Walking Through the #ETMOOC Browser

Here it is! My post about another new tool that I tried as part of the digital storytelling focus in #etmooc that I promised to share in my last post about flip books. After seeing someone else in the course suggest using Moquu, a free app that lets you make animated GIFs from your photos, I decided to test it out. Until recently, I had never created a GIF and my first ones were made from videos. So this time, I wanted to create a GIF from still images.

I heard many reports from the #etmooc community that GIMP (a free software that you can use to turn your images into GIFs) was pretty challenging to work with and since my time was limited, I decided I would try starting with a user-friendly app instead.

I found Moquu pretty easy to use, although I was confused for a bit about the difference between the app and “MultiMe” which is included in the getting started instructions but is actually a 0.99 cent add-on. The app has a fairly detailed introduction that you can always revisit by pressing the “i” icon. The instructions explain the different icons and app capabilities over a few screens although some things, like “onion skin” are not explained. I did find another neat animation site by looking it up though! The discoveries I make when I get stuck and go searching for solutions or new ideas is one of my favorite parts of learning with educational technologies.

Some advice I will offer after a few attempts at trying to make my GIF in Moquu:

  • The app hasn’t gotten the vertical video syndrome notice and doesn’t seem to record vertical GIFs well 
  • If you get an error message uploading/sharing, close the app and try again
  • There are 3 shooting modes: Single, Burst, Timelapse
  • You can re-order your photos on the editing screen and delete individual images

Once I figured out the basic tools, I moved on to making my GIF. After one of the scenes I saw in the #etmooc lip dub, I was inspired to create something using the #etmooc blog as my subject area. I also thought about this quote that has spoken to many of us involved in the course:

I decided I wanted to convey some part of that idea through my GIF, so I took shots of opening my laptop (door) onto the #ETMOOC homepage, the central node from which we have all been connected to this community and the place from which we have each gone out to create, connect, and share some more.

etmooc laptop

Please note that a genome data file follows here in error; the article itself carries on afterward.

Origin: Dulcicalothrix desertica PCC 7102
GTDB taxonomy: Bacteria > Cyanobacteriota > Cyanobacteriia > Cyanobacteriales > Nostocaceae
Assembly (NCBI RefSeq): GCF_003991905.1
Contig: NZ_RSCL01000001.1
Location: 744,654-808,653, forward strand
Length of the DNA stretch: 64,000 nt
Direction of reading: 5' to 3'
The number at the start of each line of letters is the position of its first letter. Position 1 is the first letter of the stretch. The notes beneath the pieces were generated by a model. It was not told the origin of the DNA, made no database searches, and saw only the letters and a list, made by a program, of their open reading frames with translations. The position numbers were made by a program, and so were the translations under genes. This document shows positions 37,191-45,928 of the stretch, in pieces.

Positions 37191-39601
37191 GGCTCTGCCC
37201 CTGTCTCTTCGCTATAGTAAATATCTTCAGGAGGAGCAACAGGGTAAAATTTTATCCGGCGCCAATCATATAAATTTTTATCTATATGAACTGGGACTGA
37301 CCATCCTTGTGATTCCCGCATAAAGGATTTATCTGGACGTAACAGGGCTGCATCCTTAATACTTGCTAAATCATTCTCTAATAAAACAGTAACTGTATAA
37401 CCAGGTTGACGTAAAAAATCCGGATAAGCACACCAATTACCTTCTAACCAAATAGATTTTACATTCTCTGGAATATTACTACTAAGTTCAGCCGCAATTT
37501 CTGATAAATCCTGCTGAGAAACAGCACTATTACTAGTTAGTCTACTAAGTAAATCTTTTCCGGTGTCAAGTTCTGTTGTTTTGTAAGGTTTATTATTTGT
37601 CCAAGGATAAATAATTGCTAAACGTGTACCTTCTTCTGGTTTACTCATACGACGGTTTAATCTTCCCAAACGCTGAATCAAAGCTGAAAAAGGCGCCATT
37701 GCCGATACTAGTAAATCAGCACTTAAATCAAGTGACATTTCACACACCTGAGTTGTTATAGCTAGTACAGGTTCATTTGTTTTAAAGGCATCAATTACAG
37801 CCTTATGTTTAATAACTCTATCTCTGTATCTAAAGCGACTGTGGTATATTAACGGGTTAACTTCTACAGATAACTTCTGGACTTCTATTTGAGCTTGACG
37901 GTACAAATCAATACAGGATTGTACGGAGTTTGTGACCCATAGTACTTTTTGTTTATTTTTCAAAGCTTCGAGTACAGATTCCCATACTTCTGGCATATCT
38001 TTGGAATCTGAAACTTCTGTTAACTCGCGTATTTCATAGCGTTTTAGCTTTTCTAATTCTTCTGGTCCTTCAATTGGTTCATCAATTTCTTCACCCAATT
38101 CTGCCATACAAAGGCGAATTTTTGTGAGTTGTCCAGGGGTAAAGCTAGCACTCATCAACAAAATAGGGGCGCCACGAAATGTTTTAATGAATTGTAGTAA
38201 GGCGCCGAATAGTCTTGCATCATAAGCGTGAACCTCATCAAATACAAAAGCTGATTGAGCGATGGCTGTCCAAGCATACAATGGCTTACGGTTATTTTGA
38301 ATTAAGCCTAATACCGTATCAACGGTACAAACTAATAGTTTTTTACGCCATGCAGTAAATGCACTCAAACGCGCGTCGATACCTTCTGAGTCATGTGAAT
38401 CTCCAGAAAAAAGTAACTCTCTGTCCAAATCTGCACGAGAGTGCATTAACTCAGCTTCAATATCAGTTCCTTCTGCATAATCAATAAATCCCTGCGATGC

And although the laptop closes as the GIF loops, it always opens again. That’s kind of how I think of the #etmooc community. It lives in a space that’s primarily virtual and therefore it’s always open and waiting for me to ask questions, to engage and interact, to learn and share and to support me. This GIF tells the story of me opening or walking through my browser to enter the #etmooc community and join in on our shared thinking and learning. How do you visualize and tell the story of walking through the door and joining #etmooc?

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8 responses to “Walking Through the #ETMOOC Browser

  1. That’s excellent! I love the way you captured the quote through your laptop lid. Very nice metaphor!

  2. I like that analogy. (It’s also really neat for me to see your work space.) Thanks for sharing. :)

  3. Great image and thinking-through – and sharing. This is very much how I picture the #etmooc. I’ve had the door only open a crack this past week, as I’ve been working on reports, and am looking forward to falling once again down the rabbit hole. (once we get through the craziness of Shrove Tuesday/Ash Wednesday – can you say married to an Anglican priest?).

  4. onepercentyellow

    I love the GIF! I love the quote! But I love this too!!:

    “The discoveries I make when I get stuck and go searching for solutions or new ideas is one of my favorite parts of learning with educational technologies.”

    Self-directed learning at its best.

    • Yes! Having opportunities and time to explore and discover and then being able to connect with a community to share and discuss that learning is powerful. I hope all of my students can have those self-directed learning opportunities too.

  5. Pingback: Examining Open Education | Margaret A. Powers

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